Global credit funds & CLO's
April 2020 | Issue 222
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April 2020 | Issue 222
News derivatives
Short-dated CSOs touted as jump-to-default risk hits curves
Deputy editor
Dan Alderson
Dan_Alderson
The coronavirus outbreak has all but vanquished hopes of any regular CSO business getting done, but sources say bespoke portfolios of short-dated CDS could soon be in the offing as investors look to express a view on when the crisis will end.
Although synthetic portfolios of this kind are yet to roll out, they look set to be front of the queue once more consistent valuations can be identified. “The market is too volatile to do anything in bespokes,” says one senior structured credit banker. “But when it calms down, short-dated CSOs will be interesting.” Risk measures have risen across industries, as indefinite restrictions on travel and social interaction sap revenues while a hamstrung primary debt market fails to provide finance. But for some sectors, such as airlines and tourism, the biggest risk of default is in the next few months. These borrowers’ credit curves have distorted massively at the front end as investors reach for jump-to-default hedges. And, say fund managers, structured credit desks at banks have been quick to suggest tranched baskets of CDS for clients willing to sell protection at shorter tenors.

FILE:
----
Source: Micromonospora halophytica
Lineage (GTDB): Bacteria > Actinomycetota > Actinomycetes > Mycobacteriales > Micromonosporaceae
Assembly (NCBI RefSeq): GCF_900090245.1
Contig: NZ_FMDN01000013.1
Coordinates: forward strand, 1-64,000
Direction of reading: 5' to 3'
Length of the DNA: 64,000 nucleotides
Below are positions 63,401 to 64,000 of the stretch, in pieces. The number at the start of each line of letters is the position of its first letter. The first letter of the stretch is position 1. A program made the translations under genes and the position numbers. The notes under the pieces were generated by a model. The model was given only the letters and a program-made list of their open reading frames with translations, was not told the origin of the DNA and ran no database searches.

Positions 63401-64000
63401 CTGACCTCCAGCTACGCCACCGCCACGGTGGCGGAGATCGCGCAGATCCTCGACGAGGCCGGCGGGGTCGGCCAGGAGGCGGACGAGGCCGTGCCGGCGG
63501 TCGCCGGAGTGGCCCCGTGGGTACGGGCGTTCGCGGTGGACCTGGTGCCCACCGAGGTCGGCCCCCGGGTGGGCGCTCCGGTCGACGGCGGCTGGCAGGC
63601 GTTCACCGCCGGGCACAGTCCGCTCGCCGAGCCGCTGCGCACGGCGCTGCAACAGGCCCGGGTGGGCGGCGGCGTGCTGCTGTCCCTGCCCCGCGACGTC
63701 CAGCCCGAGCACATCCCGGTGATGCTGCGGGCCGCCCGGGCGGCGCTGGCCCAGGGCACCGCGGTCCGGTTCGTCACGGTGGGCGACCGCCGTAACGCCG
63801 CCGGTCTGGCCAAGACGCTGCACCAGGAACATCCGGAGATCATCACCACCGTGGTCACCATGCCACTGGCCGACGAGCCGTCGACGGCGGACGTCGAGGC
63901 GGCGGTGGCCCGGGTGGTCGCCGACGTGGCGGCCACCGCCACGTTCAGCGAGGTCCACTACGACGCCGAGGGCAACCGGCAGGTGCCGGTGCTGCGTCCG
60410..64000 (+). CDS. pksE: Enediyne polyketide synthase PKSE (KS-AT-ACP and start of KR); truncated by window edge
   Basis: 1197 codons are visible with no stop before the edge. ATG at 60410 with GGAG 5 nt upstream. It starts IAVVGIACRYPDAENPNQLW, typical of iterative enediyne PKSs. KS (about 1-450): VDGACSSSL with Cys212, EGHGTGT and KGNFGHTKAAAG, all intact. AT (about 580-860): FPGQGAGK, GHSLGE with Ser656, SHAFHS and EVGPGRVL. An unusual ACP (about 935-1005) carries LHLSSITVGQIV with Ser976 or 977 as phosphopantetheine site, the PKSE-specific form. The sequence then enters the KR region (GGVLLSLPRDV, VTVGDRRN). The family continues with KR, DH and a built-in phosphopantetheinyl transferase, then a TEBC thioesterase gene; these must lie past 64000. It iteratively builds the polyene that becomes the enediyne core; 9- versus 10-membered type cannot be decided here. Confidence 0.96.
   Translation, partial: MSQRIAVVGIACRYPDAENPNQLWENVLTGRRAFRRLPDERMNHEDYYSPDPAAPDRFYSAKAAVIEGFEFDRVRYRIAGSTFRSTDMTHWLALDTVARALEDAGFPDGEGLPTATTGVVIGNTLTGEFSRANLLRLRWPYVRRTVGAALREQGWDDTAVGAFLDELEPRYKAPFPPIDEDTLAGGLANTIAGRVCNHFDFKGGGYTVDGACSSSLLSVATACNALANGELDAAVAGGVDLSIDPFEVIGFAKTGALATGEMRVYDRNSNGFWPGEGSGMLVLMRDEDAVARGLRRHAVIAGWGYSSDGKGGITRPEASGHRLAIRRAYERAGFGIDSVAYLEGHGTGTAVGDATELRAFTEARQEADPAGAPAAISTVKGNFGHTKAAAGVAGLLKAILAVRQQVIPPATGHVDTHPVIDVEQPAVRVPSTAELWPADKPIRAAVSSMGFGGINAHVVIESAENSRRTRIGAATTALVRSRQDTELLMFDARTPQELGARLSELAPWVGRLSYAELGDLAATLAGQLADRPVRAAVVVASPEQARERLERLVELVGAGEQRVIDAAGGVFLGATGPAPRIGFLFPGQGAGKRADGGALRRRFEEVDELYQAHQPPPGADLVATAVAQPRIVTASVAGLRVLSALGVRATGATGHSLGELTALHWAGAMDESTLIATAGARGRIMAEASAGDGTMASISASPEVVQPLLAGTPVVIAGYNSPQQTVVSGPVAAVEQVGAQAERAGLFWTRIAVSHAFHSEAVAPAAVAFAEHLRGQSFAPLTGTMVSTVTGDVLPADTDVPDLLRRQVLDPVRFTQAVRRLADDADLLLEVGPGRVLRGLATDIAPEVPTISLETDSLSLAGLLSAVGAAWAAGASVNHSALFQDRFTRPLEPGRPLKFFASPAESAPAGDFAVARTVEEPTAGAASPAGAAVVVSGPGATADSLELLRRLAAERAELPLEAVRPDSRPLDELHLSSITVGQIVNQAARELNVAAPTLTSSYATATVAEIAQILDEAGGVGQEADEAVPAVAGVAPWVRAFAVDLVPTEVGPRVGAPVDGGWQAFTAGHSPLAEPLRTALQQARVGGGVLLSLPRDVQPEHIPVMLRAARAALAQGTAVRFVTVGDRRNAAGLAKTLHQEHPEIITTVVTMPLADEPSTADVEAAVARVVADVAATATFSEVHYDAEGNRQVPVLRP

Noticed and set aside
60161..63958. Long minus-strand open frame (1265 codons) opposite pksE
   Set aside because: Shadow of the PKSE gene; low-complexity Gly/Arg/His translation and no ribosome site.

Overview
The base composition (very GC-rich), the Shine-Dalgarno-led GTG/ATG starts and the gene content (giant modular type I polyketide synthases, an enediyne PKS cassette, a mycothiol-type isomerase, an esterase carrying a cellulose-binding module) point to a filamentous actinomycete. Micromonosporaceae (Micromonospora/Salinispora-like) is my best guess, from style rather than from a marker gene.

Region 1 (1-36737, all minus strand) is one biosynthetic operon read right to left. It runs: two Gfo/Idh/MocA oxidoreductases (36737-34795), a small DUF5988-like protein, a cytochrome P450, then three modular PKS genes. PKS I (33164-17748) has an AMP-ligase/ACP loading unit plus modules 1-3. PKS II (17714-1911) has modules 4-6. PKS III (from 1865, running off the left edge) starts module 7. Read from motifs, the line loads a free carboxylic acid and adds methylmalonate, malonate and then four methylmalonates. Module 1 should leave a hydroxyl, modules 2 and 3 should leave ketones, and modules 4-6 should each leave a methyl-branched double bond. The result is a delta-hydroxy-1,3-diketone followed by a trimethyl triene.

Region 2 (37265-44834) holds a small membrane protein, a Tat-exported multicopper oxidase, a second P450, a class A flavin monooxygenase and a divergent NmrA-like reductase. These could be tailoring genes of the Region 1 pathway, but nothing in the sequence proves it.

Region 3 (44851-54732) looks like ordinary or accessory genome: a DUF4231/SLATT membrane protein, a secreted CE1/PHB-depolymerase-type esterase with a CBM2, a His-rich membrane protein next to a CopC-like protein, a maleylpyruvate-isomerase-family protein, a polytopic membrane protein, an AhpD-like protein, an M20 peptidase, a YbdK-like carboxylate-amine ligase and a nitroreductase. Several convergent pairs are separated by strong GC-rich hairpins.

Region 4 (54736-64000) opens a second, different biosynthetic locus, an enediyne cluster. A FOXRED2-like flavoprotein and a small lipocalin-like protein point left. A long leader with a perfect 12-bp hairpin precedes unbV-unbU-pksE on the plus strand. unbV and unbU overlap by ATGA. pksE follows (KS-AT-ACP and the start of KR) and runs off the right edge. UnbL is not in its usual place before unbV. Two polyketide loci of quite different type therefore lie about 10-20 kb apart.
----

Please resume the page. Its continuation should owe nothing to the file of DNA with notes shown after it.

“This makes sense on some names,” says one portfolio manager. “Things look really bad for them right now, but if they can get through the next few months it could all start to change.” Until reliable signals are obtained on the scale of the crisis, investors will find it tough to price risk in a wildly yo-yoing market. The curves of three of the most affected credits in the iTraxx Crossover and CDX HY universe (see chart, above) put this problem in stark relief. None of these curves looks anything like the shape of a normal market, but it is clear that the risk for different sectors is viewed very differently. Challenges at American Airlines and travel operator TUI are seen as mostly near-term while Loxam’s riskiness continues to rise beyond 2020.
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Corporate CDS curve distortion
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